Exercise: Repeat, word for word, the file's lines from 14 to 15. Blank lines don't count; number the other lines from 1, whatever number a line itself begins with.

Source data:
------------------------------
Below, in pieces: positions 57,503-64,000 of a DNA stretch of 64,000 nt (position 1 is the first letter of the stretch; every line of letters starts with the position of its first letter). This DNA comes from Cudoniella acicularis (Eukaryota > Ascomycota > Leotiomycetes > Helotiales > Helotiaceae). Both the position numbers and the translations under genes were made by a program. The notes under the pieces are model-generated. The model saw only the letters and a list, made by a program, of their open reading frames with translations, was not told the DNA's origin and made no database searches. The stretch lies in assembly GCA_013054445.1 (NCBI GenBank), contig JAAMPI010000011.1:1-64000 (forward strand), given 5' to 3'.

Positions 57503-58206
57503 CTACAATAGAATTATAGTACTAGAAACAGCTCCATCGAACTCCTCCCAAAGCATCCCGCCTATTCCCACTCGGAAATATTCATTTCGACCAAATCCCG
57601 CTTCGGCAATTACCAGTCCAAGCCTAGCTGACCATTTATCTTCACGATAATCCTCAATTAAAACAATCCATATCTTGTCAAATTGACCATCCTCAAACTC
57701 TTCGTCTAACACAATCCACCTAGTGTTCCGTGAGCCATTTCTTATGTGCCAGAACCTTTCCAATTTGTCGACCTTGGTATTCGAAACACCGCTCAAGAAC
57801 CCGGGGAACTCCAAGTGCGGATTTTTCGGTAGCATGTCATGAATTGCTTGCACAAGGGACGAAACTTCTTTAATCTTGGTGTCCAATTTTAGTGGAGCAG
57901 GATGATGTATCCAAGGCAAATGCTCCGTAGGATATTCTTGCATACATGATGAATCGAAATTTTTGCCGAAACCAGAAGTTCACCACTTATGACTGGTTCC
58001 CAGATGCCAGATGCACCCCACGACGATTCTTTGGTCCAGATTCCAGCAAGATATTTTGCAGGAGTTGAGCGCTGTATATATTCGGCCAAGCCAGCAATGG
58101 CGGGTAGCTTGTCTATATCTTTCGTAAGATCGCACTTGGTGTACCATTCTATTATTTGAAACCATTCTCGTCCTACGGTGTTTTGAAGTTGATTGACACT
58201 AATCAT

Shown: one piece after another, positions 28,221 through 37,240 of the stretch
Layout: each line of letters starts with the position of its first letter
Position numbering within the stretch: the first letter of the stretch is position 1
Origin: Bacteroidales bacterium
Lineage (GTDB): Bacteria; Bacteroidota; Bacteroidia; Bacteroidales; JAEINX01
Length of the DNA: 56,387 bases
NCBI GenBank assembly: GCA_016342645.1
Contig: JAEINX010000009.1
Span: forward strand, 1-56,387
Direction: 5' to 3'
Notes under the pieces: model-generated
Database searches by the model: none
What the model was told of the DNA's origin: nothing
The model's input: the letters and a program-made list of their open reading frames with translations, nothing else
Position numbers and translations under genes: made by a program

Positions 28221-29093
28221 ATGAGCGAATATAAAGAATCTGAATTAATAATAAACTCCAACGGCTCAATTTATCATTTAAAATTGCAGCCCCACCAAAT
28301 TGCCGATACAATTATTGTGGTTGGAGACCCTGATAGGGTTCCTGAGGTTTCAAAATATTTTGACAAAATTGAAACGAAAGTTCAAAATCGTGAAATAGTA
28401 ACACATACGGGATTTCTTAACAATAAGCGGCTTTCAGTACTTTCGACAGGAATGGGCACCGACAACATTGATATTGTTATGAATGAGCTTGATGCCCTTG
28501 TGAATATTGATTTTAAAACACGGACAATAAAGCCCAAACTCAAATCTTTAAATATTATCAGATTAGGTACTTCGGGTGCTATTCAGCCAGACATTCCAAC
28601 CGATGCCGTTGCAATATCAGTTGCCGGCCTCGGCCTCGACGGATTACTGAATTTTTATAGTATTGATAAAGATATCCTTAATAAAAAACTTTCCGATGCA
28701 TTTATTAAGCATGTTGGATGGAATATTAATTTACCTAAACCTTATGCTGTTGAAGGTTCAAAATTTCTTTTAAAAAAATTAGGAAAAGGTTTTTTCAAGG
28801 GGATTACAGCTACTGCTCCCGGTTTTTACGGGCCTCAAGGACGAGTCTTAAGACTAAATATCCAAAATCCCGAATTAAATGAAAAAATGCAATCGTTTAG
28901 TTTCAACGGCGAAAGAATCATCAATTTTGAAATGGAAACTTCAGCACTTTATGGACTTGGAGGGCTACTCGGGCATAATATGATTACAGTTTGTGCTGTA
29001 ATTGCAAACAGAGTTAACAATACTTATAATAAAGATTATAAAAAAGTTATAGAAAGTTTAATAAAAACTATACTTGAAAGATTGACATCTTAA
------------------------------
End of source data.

Origin: Bacteroidales bacterium
Lineage (GTDB): Bacteria; Bacteroidota; Bacteroidia; Bacteroidales; JAEINX01